107th Congress 108th Congress
Chairman Ranking Member Chairman Ranking Member
Energy & Commerce Tauzin (R-LA) Dingell (D-MI) Tauzin (R-LA) Dingell (D-MI)
Ways & Means Thomas (R-CA) Rangell (D-NY) Thomas (R-CA) Rangell (D-NY)
Appropriations Young (R-FL) Obey (D-WI) Young (R-FL) Obey (D-WI)
Budget Nussle (R-IA) Spratt (D-SC) Nussle (R-IA) Spratt (D-SC)

As a result of retirements and defeats, a number of vacancies (both democrat and republican) will be occurring on all of these committees. It is not clear who the new members will be and it typically takes several weeks to iron out the new Committee assignments.

House Leadership

Similar to the Senate, some House Democrats are calling for a change in their party’s House Leadership. Most vulnerable appears to be Minority Leader Dick Gephardt (D-MO). It is not clear whether the call for change would reach down to other Democrat leadership positions. There is strong speculation that Representative Gephardt will withdraw from consideration as House Minority Leader in order to devote his time and energy to a possible Presidential bid.

Republicans will be electing a new Majority Leader, Majority Whip and Republican Conference Chair when the House Republican Caucus meets the week of September 11th. Majority Leader Dick Armey and GOP Conference Chairman J.C. Watts did not seek reelection to Congress thereby creating vacancies in their Leadership positions. It is expected that Congressman Tom DeLay (D-TX) will take over as majority leader when the Republican caucus convenes next week for organizational meetings. DeLay’s election to the Majority Leader position would in turn leave a vacancy in the Majority Whip position. It is not clear who will ascend to either the Majority Whip position or the GOP Conference position.

Lame Duck

The nature of the upcoming “lame duck” session is not any clearer on November 6th than it was on October 15th. The only certainty is that Congress must pass some form of appropriations bills (either another CR or individual appropriations bills) when it returns November 12th. President Bush has also indicated an interest in trying to move the Homeland Security legislation during the lame duck session. Who will be serving in the Senate during the lame duck is very uncertain. The occupants of three Senate seats remain up in the air for the lame duck session and are as follows:.

1. Senator Jean Carnahan (D-MO): Senator Carnahan was defeated for election to fill the remainder of the term she was appointed to in 2000. Officially the Republican who defeated her on November 5th, former Congressman James Talent, cannot assume the seat until his election is certified by the Missouri Secretary of State. There have been conflicting reports on just when the results can be certified. Some have said recently that certification could occur immediately however others have said that It may take several weeks for the election results to be certified. Senator Carnahan could represent the state for the beginning portion of the lame duck session but be replaced at some point by newly elected Senator Talent.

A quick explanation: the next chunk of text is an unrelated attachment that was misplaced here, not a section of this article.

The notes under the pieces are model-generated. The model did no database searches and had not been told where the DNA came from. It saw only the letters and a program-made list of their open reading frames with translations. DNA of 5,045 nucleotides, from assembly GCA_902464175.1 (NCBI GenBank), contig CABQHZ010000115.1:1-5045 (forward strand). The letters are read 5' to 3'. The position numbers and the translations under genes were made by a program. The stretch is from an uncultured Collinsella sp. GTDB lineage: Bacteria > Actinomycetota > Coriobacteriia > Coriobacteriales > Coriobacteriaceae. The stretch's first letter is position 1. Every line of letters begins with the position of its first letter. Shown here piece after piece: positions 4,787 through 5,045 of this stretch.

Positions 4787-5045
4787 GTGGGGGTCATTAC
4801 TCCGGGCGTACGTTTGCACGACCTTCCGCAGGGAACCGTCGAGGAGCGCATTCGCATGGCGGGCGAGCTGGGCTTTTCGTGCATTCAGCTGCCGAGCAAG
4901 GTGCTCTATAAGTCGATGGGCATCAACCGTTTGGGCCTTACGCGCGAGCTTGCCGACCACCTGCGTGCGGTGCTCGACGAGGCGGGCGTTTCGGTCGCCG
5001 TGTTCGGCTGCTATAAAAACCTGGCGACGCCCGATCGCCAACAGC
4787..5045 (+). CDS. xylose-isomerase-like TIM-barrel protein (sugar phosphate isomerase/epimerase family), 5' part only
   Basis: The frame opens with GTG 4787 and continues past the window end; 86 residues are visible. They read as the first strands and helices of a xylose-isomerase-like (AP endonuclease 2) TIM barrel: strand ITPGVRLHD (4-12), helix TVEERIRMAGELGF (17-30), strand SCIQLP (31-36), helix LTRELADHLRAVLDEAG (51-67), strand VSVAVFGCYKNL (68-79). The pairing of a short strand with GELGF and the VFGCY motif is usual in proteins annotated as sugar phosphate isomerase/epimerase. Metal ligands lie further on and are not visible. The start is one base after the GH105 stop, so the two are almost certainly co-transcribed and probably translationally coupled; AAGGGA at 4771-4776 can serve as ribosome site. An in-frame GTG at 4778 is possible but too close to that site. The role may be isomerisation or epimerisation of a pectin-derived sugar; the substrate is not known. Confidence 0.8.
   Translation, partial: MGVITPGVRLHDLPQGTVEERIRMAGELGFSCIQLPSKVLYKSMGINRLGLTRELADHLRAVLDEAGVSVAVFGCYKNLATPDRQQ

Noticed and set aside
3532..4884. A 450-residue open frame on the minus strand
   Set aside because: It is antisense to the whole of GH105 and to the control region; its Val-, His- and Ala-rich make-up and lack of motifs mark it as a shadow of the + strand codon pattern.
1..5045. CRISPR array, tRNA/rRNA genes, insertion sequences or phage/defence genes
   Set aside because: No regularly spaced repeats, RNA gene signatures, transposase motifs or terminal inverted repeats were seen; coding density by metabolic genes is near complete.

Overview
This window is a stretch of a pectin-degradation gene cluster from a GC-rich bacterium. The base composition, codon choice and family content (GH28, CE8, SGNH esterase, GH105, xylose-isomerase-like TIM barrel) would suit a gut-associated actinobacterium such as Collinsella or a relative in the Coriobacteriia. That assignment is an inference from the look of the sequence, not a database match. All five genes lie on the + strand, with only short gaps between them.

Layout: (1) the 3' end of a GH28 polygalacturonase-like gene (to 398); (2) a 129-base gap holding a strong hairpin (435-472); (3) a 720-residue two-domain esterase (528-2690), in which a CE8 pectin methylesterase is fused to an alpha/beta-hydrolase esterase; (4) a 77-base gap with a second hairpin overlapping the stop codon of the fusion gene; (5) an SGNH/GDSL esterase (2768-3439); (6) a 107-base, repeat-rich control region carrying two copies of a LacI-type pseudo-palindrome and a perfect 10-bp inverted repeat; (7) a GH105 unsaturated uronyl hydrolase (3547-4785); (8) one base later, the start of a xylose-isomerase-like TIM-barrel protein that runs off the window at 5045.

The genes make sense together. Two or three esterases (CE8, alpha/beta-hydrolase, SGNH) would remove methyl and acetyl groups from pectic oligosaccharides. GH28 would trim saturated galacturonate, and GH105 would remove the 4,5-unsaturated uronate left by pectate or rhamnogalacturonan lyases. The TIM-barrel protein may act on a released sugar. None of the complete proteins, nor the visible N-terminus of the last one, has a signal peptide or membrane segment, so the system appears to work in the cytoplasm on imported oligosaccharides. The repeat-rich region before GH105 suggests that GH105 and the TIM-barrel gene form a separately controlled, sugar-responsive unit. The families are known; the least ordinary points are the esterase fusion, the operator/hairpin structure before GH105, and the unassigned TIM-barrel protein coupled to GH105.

2. Senator Paul Wellstone (D-MN): Senator Wellstone was tragically killed in a plane accident just days before the November 5th election. On November 4th, Minnesota Governor Jesse Ventura announced that he was appointing Independence Party Chairman Dean Barclay. There is a disagreement in legal circles as to whether Mr. Barclay can assume the seat or if he must relinquish the seat to the newly elected Senator, Norm Coleman (R-MN). Also, Barclay has not indicated whether he wold caucus with either party for purposes of selecting leaders during the lame duck session. In any event, a Democrat will not be representing Minnesota during the lame duck session.

3. Senator Frank Murkowski (R-AK): On November 5th, Senator Murkowski was elected Governor of Alaska. Under a newly enacted law, Senator Murkowski will be sworn in as the new Governor of Alaska in early December. He will then have the opportunity to appoint his successor who will serve the remaining two years of his term. It is possible that the timing of these various events - swearing in and subsequent appointment - could leave a vacancy in the Senate seat for 10 days.

Much remains to be seen in the coming weeks. As the deliberations proceed and more data and information becomes available, we will keep you posted.

Source: Bill Finerfrock-Capitol Associates